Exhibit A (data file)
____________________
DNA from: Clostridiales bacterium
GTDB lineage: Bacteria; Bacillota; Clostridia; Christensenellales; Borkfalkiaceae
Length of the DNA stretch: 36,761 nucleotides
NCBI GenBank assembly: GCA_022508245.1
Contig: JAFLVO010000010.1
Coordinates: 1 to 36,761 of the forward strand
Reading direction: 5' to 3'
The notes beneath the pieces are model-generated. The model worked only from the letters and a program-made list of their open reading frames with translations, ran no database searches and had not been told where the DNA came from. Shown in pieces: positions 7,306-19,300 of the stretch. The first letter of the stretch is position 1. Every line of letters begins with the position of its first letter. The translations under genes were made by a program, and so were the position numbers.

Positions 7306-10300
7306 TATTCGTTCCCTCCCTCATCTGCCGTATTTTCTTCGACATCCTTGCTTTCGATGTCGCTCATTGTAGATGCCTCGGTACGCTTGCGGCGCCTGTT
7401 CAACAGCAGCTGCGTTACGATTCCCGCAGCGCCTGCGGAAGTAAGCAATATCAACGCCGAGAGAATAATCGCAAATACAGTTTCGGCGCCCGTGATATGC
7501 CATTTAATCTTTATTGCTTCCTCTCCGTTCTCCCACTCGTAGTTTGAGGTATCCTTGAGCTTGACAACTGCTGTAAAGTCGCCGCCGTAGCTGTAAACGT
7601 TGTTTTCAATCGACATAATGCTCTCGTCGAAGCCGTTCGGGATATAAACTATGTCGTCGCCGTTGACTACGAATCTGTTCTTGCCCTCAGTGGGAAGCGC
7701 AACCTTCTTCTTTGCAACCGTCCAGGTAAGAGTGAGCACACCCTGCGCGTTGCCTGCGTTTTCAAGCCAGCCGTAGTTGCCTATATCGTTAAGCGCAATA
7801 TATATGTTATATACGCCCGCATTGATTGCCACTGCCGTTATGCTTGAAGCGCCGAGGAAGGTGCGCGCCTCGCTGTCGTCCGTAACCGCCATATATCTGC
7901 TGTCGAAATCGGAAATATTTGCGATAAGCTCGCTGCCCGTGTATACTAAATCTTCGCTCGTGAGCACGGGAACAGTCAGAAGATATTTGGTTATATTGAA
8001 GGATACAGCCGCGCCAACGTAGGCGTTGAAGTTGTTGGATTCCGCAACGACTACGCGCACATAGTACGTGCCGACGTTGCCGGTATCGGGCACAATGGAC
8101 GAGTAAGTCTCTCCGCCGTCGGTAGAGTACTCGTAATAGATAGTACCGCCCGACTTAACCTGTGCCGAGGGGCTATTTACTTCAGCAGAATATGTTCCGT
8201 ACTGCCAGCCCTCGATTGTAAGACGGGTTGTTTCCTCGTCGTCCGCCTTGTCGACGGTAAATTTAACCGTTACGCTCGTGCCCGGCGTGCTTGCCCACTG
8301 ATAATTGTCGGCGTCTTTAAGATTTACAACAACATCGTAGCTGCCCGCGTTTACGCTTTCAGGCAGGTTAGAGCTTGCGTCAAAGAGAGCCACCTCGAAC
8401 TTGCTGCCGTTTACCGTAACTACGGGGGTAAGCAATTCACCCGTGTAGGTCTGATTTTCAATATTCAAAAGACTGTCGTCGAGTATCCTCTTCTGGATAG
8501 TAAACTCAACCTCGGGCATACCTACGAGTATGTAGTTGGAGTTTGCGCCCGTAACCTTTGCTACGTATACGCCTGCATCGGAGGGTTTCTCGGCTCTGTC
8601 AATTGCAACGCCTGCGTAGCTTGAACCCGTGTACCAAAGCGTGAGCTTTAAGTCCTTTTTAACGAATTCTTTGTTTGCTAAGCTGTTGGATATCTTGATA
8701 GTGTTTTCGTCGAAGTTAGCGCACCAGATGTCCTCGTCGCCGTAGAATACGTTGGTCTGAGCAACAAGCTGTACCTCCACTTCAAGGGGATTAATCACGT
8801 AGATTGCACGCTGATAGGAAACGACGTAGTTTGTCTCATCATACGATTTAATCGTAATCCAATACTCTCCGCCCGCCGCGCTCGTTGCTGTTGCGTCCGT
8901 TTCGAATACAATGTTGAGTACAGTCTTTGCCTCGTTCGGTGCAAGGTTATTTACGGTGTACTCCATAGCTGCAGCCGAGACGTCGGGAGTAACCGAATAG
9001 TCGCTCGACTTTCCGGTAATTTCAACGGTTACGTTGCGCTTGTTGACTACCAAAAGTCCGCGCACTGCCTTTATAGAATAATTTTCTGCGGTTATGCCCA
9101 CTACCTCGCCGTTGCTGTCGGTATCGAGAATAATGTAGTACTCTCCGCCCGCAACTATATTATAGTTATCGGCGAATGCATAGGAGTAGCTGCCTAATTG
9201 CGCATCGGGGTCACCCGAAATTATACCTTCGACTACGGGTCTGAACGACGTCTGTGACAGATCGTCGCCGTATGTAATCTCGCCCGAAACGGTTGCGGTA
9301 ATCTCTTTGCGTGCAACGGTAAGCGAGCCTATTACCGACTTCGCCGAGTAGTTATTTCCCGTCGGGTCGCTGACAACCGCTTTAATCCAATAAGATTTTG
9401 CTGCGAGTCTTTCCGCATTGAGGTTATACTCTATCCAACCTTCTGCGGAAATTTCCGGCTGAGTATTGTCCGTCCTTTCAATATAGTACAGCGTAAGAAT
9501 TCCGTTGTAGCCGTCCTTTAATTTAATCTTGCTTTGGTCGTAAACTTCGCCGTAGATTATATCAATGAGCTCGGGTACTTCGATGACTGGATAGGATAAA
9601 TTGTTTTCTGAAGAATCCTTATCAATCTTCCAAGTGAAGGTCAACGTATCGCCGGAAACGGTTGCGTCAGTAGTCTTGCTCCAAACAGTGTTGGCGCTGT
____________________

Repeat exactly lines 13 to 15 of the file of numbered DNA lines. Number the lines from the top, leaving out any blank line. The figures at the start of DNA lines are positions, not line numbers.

7601 TGTTTTCAATCGACATAATGCTCTCGTCGAAGCCGTTCGGGATATAAACTATGTCGTCGCCGTTGACTACGAATCTGTTCTTGCCCTCAGTGGGAAGCGC
7701 AACCTTCTTCTTTGCAACCGTCCAGGTAAGAGTGAGCACACCCTGCGCGTTGCCTGCGTTTTCAAGCCAGCCGTAGTTGCCTATATCGTTAAGCGCAATA
7801 TATATGTTATATACGCCCGCATTGATTGCCACTGCCGTTATGCTTGAAGCGCCGAGGAAGGTGCGCGCCTCGCTGTCGTCCGTAACCGCCATATATCTGC